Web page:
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The Astros could clinch the AL West on Sunday

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A division title wasn’t in the cards for the Astros on Saturday. The team got off to a hot start: Dallas Keuchel fended off the Mariners for five scoreless innings and the offense built a six-run lead, relying on key hits from Derek Fisher, George Springer, Josh Reddick and Carlos Beltran to distance themselves from their third-place rivals.

In fact, everything looked hunky-dory until the sixth, when Jean Segura ripped a 1-1 slider into the left field stands to spoil the shutout. Robinson Cano kicked off a four-run rally in the eighth, followed by Mitch Haniger‘s two-out, ninth-inning blast, but in the end, it was too little, too late. Beltran and Reddick returned with a pair of RBI hits to preserve the advantage and Joe Musgrove shut the door in the ninth, battling through a seven-pitch at-bat to catch Cano swinging to end the game.

Just as the Indians needed a Twins’ loss in order to clinch their division, however, the Astros couldn’t secure the AL West on their own. Clinching on Saturday would have necessitated an Angels’ loss to the Rangers — something their division rivals just weren’t willing to do. Parker Bridwell stymied the Rangers’ offense through six strong frames and the bullpen chased his quality start with three innings of no-hit ball to complete the shutout. Justin Upton, meanwhile, supplied the whole of the Angels’ offense with a pair of home runs — his 30th and 31st shots of the season.

With the Angels’ win, the Astros will sit tight until they get another shot to wrap things up on Sunday. It’s not a bad day for clinching, either, with newly-minted ace Justin Verlander set to make his final home start of the regular season. He’ll go up against the Mariners’ Andrew Moore at 2:10 ET as Houston hunts for the sweep and the division title.

Bryce Harper will not be discussing his impending free agency with the media

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Bryce Harper is entering his walk year and it is widely expected that the Scott Boras client will, indeed, test out free agency next fall rather than engage in any substantial way with the Washington Nationals about a contract extension. There were some “casual conversations” between the parties in the early fall of 2017, but the Nats came away from that, quite reasonably, believing that Harper, who stands to land the largest contract in baseball history, will shop around.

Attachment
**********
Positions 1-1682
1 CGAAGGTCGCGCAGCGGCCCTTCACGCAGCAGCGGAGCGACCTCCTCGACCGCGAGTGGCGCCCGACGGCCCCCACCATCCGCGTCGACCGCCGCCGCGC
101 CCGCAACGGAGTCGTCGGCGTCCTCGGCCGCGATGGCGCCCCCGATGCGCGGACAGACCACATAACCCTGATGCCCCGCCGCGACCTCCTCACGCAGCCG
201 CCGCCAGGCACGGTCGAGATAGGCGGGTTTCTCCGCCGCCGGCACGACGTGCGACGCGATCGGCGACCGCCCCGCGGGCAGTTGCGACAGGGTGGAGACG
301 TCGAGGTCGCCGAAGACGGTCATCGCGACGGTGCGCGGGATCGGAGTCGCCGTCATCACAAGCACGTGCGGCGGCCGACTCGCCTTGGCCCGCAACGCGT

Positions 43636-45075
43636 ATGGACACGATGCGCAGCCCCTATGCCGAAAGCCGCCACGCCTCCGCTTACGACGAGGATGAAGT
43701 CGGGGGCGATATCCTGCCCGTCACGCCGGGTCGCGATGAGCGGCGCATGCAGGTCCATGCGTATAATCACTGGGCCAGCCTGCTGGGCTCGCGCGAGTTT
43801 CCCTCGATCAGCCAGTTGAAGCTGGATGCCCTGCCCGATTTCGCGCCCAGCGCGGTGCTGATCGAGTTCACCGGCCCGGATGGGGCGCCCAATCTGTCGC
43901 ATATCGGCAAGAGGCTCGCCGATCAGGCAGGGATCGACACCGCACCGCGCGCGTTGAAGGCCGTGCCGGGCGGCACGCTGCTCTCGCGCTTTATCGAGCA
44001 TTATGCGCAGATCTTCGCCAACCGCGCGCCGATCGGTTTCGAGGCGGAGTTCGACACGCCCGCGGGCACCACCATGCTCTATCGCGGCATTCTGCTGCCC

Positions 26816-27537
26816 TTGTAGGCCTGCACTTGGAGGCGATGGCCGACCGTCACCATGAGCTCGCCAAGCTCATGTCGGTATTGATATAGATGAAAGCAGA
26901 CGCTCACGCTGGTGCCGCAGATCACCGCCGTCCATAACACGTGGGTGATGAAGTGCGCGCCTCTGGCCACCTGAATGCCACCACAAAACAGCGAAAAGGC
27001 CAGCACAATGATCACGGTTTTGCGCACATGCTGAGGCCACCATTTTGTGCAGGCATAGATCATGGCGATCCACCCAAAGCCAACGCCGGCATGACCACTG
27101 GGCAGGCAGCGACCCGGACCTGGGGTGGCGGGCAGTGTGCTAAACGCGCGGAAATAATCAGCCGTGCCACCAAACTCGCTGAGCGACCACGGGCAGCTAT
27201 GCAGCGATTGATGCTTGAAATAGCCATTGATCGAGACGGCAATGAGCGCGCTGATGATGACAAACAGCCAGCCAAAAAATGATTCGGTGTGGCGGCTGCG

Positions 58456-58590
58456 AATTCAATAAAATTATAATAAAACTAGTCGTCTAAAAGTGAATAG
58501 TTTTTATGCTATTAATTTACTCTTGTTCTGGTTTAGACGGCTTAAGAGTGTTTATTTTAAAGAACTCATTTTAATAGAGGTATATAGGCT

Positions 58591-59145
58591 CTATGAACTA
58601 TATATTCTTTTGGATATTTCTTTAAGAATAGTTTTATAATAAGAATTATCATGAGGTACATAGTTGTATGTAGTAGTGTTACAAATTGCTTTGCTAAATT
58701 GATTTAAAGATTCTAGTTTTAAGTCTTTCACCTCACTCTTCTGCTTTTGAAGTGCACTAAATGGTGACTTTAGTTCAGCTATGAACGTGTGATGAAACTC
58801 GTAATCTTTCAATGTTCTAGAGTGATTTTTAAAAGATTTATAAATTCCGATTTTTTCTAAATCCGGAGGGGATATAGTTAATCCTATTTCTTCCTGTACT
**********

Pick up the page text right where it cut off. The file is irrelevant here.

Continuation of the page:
For his part, Harper met the media on his first day of spring training workouts and let everyone know that, no, he does not plan to answer questions about his potential free agency every day between now and November. From MASN:

“Just want to let you guys know I will not be discussing anything relative to 2019, at all,” said Harper. “I’m focused on this year. I’m focused on winning and playing hard, like every single year. So if you guys have any questions about anything after 2018, you can call Scott and he can answer you guys.”

Makes sense. The alternative would be for Harper to give the same canned “I’m only focused on our next game” responses in front of his locker 150 times this summer, and that doesn’t serve anyone.

Thinking back to any other impending free agent’s comments about his free agency, I can’t remember a story along those lines which was worth much of anything. The genre generally consists of headlines which oversell an innocuous or offhand comment from a player as a means of guessing where his head is at with respect to his current team. I can’t think of any story in which a player, during his walk year, said something that concretely and definitively signaled his intensions in free agency one way or the other.

Reporters covering the Nationals who are curious as to how Harper feels about his current team at any given time would be better served just observing and inferring, with particular attention paid to how Harper and his teammates view the Nats’ competitive position as the season goes on, how they react to trades and stuff like that. There’s a lot of guesswork in all of that, but it sure beats trying to get a media savvy player like Harper to admit, after going 1-for-4 against the Phillies, where he plans to spend the next seven to ten years of his professional life.